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Battery fire risks from electric bikes and scooters

by Jonathan Kearney

Merseyside Fire and Rescue Service has issued a safety warning around the lithium-ion batteries used in e-bikes and e-scooters.

On average, during 2022/23, Merseyside Fire and Rescue Service were called to an e-bike or e-scooter fire once every two weeks. In the same period, there were five injuries and very sadly, 2 fatalities which were directly related to fires in the home which involved e-bikes.

Merseyside Fire and Rescue Service Area Manager for Prevention Mark Thomas said: “These statistics are stark, and they highlight the potential risks when charging e-bikes and e-scooters in the home. Investigations locally and further afield in the UK have confirmed lithium-ion batteries as the source of fire at multiple incidents that have resulted in death and injury.

“Merseyside Fire and Rescue Service are working with the National Fire Chief’s Council to support further research and seek better regulation of e-bikes and e-scooters, especially in respect of better safeguards for people who use online marketplaces.

“Lithium-ion battery technology has many advantages and it is used across a range of products, but it provides unique fire safety challenges that must be considered as the technology becomes more commonplace. The energy expelled in failed Lithium-ion batteries can lead to particularly intense fires in the  home environment, and when this happens there is an immediate and increased risk to people within the property and firefighters called to assist.”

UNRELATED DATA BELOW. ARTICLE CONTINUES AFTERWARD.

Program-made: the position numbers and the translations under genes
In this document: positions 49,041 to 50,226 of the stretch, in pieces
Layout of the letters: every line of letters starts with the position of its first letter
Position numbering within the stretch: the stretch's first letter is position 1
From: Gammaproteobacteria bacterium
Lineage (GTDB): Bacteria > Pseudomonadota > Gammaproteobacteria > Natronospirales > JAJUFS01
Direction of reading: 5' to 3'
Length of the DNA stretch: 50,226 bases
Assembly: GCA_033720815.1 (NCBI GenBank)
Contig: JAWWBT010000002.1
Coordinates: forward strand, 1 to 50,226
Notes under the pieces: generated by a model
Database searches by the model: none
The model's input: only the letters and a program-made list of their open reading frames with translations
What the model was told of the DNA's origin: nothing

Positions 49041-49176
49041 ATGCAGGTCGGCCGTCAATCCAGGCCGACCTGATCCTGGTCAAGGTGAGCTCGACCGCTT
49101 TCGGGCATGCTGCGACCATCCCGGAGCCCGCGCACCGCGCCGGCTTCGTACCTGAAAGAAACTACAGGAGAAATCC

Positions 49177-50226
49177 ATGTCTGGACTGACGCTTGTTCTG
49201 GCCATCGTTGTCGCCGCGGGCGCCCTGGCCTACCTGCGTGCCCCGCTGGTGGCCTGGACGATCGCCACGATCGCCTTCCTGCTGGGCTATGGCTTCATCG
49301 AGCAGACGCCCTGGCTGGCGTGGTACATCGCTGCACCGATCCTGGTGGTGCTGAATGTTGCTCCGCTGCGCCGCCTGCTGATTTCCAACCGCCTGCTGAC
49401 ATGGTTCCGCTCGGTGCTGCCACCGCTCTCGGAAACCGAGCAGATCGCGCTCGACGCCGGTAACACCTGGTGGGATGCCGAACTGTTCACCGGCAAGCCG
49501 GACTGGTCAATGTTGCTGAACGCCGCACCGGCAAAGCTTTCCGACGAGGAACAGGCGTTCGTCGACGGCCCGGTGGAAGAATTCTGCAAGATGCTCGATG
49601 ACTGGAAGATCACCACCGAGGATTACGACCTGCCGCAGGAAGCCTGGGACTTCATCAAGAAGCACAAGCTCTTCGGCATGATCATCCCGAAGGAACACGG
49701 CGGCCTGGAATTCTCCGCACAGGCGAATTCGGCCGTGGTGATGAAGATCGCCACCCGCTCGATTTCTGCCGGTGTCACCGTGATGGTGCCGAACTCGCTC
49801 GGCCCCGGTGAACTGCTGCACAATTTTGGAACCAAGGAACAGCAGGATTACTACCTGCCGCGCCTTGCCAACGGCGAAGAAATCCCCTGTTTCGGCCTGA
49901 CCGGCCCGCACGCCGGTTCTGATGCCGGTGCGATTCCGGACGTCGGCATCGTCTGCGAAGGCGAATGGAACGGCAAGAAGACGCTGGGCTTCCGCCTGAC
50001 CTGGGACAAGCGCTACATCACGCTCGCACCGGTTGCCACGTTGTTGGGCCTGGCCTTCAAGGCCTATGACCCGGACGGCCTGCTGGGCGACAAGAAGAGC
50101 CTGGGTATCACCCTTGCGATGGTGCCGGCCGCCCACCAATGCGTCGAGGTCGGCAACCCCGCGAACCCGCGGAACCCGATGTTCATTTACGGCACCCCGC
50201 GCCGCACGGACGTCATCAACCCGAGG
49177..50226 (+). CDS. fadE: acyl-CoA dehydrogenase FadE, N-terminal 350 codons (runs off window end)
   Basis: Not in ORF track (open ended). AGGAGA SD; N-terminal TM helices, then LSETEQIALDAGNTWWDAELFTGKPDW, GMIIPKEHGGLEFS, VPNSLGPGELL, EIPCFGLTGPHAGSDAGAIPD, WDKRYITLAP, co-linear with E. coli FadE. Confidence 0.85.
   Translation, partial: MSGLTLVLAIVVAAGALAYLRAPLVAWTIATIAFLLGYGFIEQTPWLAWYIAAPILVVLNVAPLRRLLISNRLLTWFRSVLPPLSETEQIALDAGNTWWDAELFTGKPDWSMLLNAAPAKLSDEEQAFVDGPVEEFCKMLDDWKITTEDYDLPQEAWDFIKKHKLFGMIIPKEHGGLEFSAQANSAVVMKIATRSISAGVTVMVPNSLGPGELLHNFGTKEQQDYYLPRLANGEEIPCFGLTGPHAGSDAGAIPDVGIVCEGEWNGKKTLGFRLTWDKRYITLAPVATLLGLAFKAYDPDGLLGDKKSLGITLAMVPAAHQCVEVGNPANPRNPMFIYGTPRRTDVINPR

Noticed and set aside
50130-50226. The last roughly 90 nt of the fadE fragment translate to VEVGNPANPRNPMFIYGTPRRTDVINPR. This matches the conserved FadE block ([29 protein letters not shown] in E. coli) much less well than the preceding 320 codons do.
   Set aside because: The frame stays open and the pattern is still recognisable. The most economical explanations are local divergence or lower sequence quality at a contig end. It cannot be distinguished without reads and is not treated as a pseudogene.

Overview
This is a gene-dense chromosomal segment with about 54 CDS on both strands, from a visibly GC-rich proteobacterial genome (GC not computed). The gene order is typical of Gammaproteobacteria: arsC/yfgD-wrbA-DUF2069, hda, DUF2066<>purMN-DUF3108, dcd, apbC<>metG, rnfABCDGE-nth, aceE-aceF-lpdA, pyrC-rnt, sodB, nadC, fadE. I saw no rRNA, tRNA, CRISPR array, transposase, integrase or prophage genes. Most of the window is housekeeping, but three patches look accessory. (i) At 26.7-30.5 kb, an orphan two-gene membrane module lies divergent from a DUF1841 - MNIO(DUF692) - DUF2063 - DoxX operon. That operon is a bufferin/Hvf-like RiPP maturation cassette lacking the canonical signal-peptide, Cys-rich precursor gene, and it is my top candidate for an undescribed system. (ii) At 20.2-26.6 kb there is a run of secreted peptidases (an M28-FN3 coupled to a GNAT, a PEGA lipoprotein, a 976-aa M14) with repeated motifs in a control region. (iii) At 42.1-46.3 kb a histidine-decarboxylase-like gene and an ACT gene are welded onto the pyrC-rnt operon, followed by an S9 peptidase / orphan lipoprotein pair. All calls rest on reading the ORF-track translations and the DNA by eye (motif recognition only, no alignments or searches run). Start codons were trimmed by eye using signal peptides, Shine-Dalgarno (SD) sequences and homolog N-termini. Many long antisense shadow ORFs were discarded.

There is a growing number of fires caused by the failure of lithium-ion batteries in the region, particularly in e-bikes and e-scooters. While these modes of transport can provide a cheaper, more sustainable mode of transport, these fires can be particularly dangerous given the size of the batteries involved and the fact that failure often takes place while charging in people’s homes.

Mark Thomas continued: “In response to the growing number of incidents our firefighters are attending involving Lithium-ion batteries, we have amended our home fire safety visit to include whether residents have an e-bike or e-scooter in their home. If so, specific safety advice will be left with the householder – such as don’t charge whilst you are sleeping and make sure that you don’t compromise your escape route out of the property. We are speaking with our key partners and will work with local landlords and businesses, asking them to support us by sharing this messaging further, making sure we reach as many people in Merseyside as possible.”

Merseyside Fire and Rescue Service has provided safety advice on the charging, purchasing, storage and disposal of e-bikes and e-scooters on their website.